HydroGarden has also installed a trial 12-rack growing room at its Coventry headquarters, while a specially commissioned hybrid version of V-Farm combined with a FishPlant aquaponics system is also due to open at Pershore College in Worcestershire later this month.
This will be used to educate post-16 and degree-level students on a variety of courses including horticulture and animal care about hydroponics and aquaponics as sustainable alternatives to traditional farming methods.
HydroGarden’s V-Farm unit combined with FishPlant aquaponics system
Water quality and health
The college’s project manager John King explains: "In the first instance, our animal-care students will carry out testing to monitor and manage the water quality and subsequent health of the fish and plants.
These readings will be shared with our horticulture students whose focus will be the produce, grown from seed in separate propagators before being transplanted into the hydroponics part.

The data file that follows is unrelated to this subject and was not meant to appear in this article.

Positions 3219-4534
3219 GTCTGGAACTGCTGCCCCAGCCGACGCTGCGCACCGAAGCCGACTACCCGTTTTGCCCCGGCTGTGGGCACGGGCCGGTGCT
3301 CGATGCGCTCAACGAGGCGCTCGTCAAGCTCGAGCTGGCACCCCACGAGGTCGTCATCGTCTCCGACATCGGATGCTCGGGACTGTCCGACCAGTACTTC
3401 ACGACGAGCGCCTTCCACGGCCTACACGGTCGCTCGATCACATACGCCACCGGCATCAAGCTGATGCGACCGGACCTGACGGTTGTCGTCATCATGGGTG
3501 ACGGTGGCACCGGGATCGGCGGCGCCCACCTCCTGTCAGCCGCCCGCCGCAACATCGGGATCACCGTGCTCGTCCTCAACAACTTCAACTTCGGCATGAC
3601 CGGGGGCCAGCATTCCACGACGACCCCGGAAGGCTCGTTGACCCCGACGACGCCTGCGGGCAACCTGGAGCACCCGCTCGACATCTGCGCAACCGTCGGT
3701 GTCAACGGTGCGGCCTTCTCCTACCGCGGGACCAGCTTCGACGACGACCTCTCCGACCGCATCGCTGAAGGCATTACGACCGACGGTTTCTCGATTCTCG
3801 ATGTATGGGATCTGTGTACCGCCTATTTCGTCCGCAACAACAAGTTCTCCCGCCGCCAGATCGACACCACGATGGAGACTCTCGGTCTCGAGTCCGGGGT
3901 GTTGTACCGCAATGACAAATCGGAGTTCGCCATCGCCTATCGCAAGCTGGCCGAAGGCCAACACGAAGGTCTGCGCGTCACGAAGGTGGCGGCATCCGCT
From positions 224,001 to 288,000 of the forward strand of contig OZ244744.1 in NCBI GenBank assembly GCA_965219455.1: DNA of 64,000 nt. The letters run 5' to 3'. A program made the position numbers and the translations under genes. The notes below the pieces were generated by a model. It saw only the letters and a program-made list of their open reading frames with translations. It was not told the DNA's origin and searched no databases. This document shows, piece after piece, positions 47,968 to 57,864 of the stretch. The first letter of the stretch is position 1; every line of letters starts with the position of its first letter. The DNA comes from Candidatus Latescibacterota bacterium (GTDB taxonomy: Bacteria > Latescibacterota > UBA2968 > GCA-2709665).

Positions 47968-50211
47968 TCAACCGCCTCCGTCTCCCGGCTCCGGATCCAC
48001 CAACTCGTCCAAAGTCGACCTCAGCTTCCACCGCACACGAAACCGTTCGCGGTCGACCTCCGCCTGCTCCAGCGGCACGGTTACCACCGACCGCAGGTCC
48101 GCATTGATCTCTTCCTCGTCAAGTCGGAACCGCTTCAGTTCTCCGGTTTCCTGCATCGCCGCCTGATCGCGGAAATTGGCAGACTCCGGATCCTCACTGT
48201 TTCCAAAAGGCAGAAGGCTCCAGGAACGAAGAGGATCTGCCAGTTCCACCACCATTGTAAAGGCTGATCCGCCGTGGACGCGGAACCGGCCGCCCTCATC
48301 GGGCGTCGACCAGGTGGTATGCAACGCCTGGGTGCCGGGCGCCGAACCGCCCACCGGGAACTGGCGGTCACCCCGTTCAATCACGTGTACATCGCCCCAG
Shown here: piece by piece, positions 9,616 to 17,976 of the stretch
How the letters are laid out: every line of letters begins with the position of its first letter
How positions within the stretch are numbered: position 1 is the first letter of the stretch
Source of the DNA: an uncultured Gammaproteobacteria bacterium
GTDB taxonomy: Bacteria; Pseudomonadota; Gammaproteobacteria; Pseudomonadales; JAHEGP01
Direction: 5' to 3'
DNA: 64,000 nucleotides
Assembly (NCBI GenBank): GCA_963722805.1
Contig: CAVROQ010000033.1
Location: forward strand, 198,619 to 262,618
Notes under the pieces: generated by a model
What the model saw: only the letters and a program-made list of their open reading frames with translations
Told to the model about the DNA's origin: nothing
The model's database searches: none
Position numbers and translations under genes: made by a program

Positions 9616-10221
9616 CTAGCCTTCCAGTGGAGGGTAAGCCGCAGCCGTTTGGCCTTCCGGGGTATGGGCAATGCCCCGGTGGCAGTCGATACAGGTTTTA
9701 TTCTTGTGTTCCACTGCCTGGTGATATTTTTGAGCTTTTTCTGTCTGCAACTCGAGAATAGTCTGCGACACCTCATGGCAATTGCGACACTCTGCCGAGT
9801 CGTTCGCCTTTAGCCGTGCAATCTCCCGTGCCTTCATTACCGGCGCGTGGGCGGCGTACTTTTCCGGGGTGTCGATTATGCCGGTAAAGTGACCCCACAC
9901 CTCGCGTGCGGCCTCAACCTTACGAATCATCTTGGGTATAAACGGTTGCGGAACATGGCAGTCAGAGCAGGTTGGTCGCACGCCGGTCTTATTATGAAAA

"If the plants are less than healthy, the students will have a real-life scenario to determine what is going wrong and what factors need to be altered such as lighting, nutrient flow and temperature." Animal-care students will then feed the finished produce to rabbits and other small herbivores in the department.
"We also plan to invest in a larger vertical-farming unit in the future so any students who are particularly interested in hydroponics will be able to take their knowledge and learning to the next level by working on a larger scale," says King.
Fry adds: "We are working with Pershore on growing protocols. Having a system without protocols on how to use it is like giving a car to someone who can’t drive."